UAE: Beyonce concert a 'missed opportunity', say Arab LGBTQ+ activists
A Beyonce concert at a luxury resort in Dubai on Saturday has been described as a “missed opportunity” by LGBTQ+ activists from the region.
The international star performed a 90-minute set as part of a grand opening for Atlantis the Royal hotel in the United Arab Emirates city to an exclusive audience of celebrities, journalists, and influencers.
Notably, Beyonce did not perform any songs from her new album, Renaissance, which celebrates Black and queer culture, during the performance, her first since releasing the record.
The album has been described by critics as a re-imagining of the American dream inspired by Black, queer, and trans people. Beyonce thanked her gay uncle, who died of complications related to AIDS, in the album notes.
Sexual acts between people of the same sex are strictly prohibited in the UAE. It is deemed to be punishable by the death penalty - though there is no recorded case of that happening.
'I'm not disappointed that Beyonce performed in Dubai. I'm disappointed it didn't feature anything to do with her album'
- Tarek Zeidan, LGBT campaigner
Several online commentators criticised Beyonce's decision to perform there.
“It's disconcerting that the world didn't seem to learn lessons from the fiasco that was the World Cup and are replicating the same discourse now with this Beyonce concert,” Tarek Zeidan, executive director of Helem, a Lebanon-based LGBTQ+ rights organisation, told Middle East Eye.
He said that the idea of boycotting didn’t help matters, but instead “stymied the conversation and erased voices of queer people living in [the UAE]”.
“I'm not disappointed that she performed in Dubai. I'm disappointed it didn't feature anything to do with her album. If you're an ally: do something, say something,” Zeidan added.
“There was no effort made at centralising and elevating voices from people from the region, to counter rampant accusations that queer people are a western import or an extension of western foreign policy.
“[Beyonce had] the historic chance of elevating queer voices and as an artist pushing boundaries - not just at home where it’s comfortable, but internationally. It was a missed opportunity.”
'Money before anything'
Several elements of Beyonce’s performance paid homage to the Middle East and North Africa: she shared the stage with Lebanese dance group the Mayyas, and sampled songs by Lebanese singer Fairouz and Algerian star Warda.
She also wore outfits designed by Omani label Atelier Zuhra and Lebanese designer Nicolas Jebran.
Photography was prohibited during the concert, but footage was widely shared across social media by attendees.
The event was an all-expenses paid weekend for influencers and journalists from 20 to 22 January.
“Beyoncé invites you to a weekend where your dreams become your destination,” the invitation read, according to Pitchfork.
“You and a guest are invited for epicurean feasts, beachside indulgences, and special reveal experiences including business class airfare, first-class ground transportation, and first-class accommodations at Atlantis the Royal.”
Nora Noralla, an Egyptian human rights researcher with a focus on MENA and LGBTQ+ issues, told MEE that the performance should not be viewed in isolation.
“Beyonce is just joining an endless list of entertainment industry personnel who put money first,” she said.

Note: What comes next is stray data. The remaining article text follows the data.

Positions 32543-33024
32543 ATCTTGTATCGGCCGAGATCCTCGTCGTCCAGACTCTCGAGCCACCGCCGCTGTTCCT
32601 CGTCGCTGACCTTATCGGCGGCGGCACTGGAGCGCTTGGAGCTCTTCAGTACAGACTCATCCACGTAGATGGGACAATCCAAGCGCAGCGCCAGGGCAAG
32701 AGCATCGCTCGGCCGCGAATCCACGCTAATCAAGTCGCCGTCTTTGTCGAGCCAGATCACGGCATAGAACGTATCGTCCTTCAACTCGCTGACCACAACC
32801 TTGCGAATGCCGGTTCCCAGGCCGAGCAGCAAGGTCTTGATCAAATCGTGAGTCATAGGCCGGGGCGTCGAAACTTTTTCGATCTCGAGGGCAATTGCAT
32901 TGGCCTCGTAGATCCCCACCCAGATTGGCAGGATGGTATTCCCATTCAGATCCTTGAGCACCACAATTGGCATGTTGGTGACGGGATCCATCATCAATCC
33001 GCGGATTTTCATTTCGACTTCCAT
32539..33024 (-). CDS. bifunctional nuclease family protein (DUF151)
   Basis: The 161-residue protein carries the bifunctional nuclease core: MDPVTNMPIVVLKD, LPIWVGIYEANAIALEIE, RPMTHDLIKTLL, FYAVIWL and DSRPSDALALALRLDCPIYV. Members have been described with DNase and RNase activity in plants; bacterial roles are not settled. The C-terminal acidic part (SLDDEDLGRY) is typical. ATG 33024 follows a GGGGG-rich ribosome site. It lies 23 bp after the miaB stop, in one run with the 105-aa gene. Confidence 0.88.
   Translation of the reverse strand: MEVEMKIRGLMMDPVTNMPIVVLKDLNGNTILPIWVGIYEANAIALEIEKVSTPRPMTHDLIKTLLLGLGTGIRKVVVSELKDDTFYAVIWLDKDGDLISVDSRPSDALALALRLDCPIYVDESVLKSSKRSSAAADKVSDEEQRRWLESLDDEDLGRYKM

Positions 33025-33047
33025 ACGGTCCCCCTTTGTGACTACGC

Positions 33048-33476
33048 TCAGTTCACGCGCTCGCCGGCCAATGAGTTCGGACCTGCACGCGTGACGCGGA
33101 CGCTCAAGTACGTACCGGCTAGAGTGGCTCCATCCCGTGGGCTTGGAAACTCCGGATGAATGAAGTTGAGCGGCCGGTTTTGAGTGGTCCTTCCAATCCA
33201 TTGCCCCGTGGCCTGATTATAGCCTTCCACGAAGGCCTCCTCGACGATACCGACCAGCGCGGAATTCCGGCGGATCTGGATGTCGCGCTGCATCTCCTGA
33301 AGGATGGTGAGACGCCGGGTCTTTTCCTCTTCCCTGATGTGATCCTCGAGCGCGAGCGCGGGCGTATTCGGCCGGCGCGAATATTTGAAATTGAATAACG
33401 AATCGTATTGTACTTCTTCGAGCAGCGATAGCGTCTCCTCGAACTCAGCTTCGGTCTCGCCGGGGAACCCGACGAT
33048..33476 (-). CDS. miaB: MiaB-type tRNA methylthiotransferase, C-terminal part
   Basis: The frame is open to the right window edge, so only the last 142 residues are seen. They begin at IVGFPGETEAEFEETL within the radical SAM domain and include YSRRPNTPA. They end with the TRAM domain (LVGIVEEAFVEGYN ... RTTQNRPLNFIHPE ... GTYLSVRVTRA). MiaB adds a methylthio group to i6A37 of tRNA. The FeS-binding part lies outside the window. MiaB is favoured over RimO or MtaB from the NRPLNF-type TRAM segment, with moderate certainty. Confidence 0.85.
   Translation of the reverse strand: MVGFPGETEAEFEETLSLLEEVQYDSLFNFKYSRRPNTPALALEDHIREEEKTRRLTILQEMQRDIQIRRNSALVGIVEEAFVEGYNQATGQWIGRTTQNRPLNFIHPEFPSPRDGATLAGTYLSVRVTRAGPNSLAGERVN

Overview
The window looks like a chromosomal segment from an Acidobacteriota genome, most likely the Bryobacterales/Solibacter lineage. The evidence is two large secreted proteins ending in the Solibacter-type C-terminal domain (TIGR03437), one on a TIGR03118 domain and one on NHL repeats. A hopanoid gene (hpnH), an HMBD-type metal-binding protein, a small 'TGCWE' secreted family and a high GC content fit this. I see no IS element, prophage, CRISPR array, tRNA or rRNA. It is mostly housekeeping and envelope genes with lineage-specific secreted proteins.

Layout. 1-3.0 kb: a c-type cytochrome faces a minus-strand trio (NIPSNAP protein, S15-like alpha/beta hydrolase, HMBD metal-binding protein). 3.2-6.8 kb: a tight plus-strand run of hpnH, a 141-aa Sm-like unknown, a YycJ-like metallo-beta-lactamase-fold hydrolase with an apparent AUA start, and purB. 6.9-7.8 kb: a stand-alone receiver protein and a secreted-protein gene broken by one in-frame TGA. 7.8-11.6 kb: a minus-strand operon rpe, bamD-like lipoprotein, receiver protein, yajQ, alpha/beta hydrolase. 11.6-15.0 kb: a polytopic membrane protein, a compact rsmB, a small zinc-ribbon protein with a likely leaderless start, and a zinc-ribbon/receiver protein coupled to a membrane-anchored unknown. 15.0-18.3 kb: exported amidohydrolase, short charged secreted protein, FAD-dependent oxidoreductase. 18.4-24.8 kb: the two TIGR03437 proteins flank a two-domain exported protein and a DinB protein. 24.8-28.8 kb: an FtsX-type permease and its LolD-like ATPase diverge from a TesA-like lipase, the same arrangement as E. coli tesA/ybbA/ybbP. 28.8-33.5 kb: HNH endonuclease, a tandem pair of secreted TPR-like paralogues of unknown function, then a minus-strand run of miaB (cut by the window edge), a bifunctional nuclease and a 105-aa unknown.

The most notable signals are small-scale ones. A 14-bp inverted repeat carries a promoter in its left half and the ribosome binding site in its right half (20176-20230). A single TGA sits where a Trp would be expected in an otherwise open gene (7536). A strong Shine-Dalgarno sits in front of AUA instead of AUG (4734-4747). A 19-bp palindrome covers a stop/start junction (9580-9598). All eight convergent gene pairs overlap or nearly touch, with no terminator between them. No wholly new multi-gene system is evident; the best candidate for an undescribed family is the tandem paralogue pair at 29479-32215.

“You can't really criticise her alone in that matter; most people in that industry put financial gains over anything.
"We have been seeing increasing numbers of performers going to places such as Saudi Arabia, the UAE, Israel, and others despite their human rights record.”
She added that individual performers cannot be blamed when governments sign deals with the Emiratis and an "entire army of influencers [are] relocating there to rebrand the UAE as a paradise".
UAE 'whitewashing reputation'
The UAE has long been accused of using global events, such as the Expo 2020 global fair, to distract attention from human rights abuses. Later this year, Dubai will host Cop28, the United Nations climate change conference.
“The UAE has embarked on a decades-long effort to whitewash its reputation on the international stage,” Rasha Younes, senior researcher in LGBTQ+ rights in the MENA at Human Rights Watch, told MEE.
“This event, as with other expensive entertainment, cultural, sports, and educational events before it, can serve to counteract negative scrutiny of the UAE government’s human rights violations.
"[It] is yet another opportunity for the UAE to falsely present itself on the world stage as open, tolerant, and rights-respecting while shutting down the space for politics, public discourse, and activism.”
The UAE’s laws prohibit criticism of rulers and speech that is deemed to create or encourage social unrest, imposing severe penalties for vaguely defined charges, according to Human Rights Watch.
Emirati authorities have denied access to United Nations experts, human rights researchers, and journalists several times over the past seven years.
Last year, a British judge ruled that Dubai’s ruler, Mohammed bin Rashid al-Maktoum, was abusing his ex-wife and keeping both his daughters captive after kidnapping them.
Middle East Eye has reached out to Beyonce’s representatives for comment.
It’s not the first time the musician has been criticised for a performance linked to the region: she performed at a private New Year’s Eve party for former Libyan leader Muammar Gaddafi’s family in 2009.
She revealed two years later, following the uprising against Gaddafi, that she had donated her fee (reported to be $2 million) to help support earthquake relief in Haiti.
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